Employee Training Done Right



Why go to such lengths? “We are asking a lot of these people,” says Burt. “They are operating at height [i.e., well off the ground, with the risks implicit], with a large group of people, sometimes for more than three hours.” Guides must be able to nurture an almost instantaneous trust between guide and client. They must also be able to recognize a problem and “help somebody who gets into a bad scenario,” says Burt.

Navitat’s intensive employee training is primarily Burt’s idea, he says, and one that has evolved and been refined over time. Burt has been in the adventure-park industry since 2004, when he worked for Alaska Canopy Adventures in Ketchikan. The curriculum is regularly tweaked from year to year—“upgrades to keep up with the newest industry standards,” Burt says. Johnston goes a step further: “We want to go above and beyond what the rest of the industry is doing.”

In all, says Burt, the employee training program costs the company roughly $30,000 annually, a sizeable chunk of change for a relatively small operation. But Burt figures that’s a savvy investment, since training might prevent or minimize an incident that could cost the company much more.

And there are other benefits beyond liability protection. Burt believes that a well-trained staff gives Navitat a competitive advantage over other, less adventurous activities in the region. The relationship between guides and visitors is a very personal, trust-infused one. After all, Navitat clients are relying on guides to lead them through an adventure that is often designed deliberately to take them out of their comfort zone. The guides are an integral part of the experience.

And customers recognize the value of a well-trained staff, says Burt. He points to reviews on Yelp and Trip Advisor, where Navitat receives top ratings across the board. On Trip Advisor, 509 of 534 reviewers give Navitat a top rating of excellent. That computes to a rating of excellent from more than 95 percent of Navitat’s visitors.

In their reviews, customers regularly cite the professionalism, knowledge, friendliness, and diligence of the guides. The direct effect of that skilled guide staff on the bottom line might not be quantifiable, but it clearly contributes to the park’s reputation. Simply put, a well-trained staff means more revenue.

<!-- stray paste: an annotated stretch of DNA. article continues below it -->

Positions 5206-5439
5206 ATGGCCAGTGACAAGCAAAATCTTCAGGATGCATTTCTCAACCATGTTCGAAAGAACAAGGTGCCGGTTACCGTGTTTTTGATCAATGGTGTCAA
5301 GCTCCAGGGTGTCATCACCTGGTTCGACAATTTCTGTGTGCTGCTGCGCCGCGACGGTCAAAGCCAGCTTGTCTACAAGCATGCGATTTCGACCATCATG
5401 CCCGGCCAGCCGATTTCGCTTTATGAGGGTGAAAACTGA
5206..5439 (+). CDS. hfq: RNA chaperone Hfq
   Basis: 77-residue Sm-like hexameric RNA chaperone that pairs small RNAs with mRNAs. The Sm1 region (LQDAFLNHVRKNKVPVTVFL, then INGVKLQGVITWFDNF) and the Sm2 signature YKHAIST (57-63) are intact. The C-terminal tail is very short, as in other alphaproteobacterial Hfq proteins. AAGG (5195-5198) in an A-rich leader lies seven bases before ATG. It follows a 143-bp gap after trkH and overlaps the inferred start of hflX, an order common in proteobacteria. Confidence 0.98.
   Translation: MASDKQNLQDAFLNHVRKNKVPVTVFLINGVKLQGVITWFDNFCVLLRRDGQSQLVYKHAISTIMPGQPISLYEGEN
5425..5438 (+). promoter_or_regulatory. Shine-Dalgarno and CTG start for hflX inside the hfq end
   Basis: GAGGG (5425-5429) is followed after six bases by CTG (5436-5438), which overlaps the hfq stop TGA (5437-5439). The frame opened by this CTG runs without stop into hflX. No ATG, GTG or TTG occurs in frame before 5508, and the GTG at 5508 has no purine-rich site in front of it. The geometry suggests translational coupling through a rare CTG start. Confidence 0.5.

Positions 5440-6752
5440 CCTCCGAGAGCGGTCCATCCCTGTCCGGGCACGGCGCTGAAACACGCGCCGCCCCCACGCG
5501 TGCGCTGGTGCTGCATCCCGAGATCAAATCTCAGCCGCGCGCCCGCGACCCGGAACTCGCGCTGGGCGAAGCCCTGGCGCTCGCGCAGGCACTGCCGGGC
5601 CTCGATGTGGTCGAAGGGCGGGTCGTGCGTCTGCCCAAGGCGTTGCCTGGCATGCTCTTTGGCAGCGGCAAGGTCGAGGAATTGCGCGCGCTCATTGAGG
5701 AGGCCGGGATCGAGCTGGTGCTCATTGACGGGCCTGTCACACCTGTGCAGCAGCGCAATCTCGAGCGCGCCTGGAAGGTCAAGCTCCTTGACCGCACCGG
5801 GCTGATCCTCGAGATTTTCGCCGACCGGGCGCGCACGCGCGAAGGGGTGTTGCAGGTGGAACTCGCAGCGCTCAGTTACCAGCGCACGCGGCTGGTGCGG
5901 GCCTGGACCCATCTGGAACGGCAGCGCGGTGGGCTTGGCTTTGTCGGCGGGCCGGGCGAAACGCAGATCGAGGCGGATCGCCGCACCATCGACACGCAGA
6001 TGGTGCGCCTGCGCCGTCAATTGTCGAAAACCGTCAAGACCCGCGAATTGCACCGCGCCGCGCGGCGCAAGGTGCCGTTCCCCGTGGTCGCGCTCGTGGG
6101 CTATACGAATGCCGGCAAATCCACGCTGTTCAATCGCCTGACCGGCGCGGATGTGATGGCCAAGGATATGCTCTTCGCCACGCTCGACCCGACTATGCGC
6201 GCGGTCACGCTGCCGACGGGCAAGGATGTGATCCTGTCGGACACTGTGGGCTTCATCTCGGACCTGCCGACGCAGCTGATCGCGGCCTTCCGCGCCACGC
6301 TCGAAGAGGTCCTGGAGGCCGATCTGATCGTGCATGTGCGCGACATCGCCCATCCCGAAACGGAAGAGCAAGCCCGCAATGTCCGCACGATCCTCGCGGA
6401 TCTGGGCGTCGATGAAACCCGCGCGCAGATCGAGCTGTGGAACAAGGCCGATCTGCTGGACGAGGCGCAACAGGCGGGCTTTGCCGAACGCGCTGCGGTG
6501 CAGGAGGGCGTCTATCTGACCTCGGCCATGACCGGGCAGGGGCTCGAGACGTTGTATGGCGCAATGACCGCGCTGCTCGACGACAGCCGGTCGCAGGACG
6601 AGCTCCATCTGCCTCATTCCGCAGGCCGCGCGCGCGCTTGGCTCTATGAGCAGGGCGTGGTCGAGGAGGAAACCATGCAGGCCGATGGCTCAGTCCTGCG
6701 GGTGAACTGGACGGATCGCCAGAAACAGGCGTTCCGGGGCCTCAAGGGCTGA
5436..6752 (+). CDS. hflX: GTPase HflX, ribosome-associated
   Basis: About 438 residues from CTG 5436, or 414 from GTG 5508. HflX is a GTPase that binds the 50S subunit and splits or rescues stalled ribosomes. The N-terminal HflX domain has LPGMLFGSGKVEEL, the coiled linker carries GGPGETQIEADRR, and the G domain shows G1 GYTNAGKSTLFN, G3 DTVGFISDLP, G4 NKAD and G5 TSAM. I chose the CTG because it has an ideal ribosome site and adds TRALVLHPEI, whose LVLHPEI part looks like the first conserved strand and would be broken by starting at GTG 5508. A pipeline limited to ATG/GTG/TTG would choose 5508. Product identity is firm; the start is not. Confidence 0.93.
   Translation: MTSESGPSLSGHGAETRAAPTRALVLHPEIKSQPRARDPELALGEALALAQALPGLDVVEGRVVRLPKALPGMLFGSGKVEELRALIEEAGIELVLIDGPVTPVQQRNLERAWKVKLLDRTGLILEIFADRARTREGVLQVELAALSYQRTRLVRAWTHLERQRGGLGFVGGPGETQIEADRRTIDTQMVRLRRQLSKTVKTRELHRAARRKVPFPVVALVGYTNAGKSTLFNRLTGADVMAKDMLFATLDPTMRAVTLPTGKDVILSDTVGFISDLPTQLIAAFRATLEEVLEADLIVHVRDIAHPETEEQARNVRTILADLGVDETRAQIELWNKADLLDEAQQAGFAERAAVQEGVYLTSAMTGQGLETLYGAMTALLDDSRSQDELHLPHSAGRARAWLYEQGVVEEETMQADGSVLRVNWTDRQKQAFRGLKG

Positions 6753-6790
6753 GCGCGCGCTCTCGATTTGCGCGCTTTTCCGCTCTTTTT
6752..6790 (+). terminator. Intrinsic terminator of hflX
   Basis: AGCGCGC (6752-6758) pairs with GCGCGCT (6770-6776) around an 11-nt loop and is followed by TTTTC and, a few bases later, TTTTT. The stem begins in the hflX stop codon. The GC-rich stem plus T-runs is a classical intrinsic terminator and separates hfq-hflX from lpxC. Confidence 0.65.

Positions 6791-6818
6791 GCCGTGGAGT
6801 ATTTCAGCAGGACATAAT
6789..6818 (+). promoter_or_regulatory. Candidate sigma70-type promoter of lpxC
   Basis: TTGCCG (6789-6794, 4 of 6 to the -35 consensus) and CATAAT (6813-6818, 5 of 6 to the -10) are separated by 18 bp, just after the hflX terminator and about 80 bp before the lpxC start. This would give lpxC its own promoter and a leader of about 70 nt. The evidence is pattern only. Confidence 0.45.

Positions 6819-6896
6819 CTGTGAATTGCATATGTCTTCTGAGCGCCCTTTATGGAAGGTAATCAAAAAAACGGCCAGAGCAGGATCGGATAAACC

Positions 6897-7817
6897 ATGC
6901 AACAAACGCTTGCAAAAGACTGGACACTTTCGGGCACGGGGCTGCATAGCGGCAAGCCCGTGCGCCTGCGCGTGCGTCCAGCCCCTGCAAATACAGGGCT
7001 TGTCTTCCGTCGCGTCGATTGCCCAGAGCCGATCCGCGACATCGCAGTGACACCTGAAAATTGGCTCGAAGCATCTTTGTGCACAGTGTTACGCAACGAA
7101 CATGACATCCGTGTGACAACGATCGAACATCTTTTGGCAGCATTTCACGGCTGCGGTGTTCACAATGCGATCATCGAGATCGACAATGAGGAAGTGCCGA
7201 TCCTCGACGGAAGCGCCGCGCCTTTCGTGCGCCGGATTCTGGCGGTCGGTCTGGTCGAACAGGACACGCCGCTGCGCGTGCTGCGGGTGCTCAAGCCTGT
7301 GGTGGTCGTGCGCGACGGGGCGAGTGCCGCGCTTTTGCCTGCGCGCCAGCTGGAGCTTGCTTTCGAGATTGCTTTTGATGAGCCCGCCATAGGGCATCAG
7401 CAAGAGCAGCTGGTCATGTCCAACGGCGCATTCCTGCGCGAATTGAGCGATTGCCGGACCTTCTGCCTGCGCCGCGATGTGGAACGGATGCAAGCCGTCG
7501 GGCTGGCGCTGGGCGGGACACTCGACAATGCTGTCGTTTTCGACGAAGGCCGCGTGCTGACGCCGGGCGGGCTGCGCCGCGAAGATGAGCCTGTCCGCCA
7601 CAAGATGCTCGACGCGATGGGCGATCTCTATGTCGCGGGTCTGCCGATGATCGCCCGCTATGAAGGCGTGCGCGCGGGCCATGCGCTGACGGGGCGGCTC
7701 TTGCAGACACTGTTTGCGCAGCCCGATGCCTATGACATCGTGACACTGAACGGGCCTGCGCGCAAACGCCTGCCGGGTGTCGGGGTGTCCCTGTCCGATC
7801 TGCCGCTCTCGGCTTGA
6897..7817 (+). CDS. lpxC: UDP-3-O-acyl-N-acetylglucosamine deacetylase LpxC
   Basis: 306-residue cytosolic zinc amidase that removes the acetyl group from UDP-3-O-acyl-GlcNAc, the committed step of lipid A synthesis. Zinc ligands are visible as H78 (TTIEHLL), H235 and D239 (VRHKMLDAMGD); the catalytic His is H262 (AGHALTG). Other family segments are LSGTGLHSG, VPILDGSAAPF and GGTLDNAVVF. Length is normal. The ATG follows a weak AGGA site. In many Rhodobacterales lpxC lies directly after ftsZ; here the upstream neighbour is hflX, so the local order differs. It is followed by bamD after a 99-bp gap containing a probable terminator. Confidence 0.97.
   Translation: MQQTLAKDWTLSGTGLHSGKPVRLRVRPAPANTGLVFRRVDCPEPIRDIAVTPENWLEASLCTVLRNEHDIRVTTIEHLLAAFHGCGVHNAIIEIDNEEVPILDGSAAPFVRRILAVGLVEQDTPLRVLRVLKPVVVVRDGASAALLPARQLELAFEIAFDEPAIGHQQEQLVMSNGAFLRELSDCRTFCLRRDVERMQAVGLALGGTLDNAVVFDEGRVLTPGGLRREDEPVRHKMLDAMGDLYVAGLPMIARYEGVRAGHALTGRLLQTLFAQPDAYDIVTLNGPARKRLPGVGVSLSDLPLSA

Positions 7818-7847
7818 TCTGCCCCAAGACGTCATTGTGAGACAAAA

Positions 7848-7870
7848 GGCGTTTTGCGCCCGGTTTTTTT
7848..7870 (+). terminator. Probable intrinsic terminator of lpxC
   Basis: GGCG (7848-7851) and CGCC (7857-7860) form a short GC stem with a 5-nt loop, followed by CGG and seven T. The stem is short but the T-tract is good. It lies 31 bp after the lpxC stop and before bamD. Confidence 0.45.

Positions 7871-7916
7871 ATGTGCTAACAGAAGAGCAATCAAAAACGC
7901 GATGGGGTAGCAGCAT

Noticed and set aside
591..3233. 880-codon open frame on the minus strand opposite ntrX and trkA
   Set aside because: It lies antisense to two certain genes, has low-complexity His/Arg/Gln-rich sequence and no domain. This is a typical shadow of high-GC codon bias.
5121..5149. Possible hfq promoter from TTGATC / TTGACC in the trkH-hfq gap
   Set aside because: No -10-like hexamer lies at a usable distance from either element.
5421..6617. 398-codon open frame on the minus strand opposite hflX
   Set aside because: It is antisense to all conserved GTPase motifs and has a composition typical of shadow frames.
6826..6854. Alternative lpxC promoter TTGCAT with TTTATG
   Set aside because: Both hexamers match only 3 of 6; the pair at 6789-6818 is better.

Intensive employee training is strictly a company choice for Navitat, not a legal requirement. There are no specific ­safety or operational regulations at the local or state level. However, says Burt, insurance companies take note of Navitat’s extraordinary safety measures and extend the company  “a high level of trust,” says Burt. That has translated, in the past, into lower premiums for both liability and workers’ comp.

Employees and potential employees also seem to appreciate the effort that Navitat commits to developing a skilled and professional staff. The intensive training engenders among employees a valuable camaraderie; they have a sense of shared mission and a collective pride in their job. Says Johnston: “A huge part of it is the team atmosphere. We take great pride in what we do, and a lot of that comes from the training.”

There’s another benefit. “Our investment in training definitely pays off,” says Burt, when it comes to staff recruitment and retention. In a typical year, Navitat receives more than 200 resumes to fill approximately 40 spots. And the return rate for employees is close to 50 percent, according to Johnston, a fairly high number for a seasonal business.

A skilled, loyal, and professional staff, satisfied customers, and increased revenue—Navitat is a great case study in the value of thorough employee training. It is a value that might not be easy to quantify, but it surely affects the comfort level of guests, as well as the bottom line.

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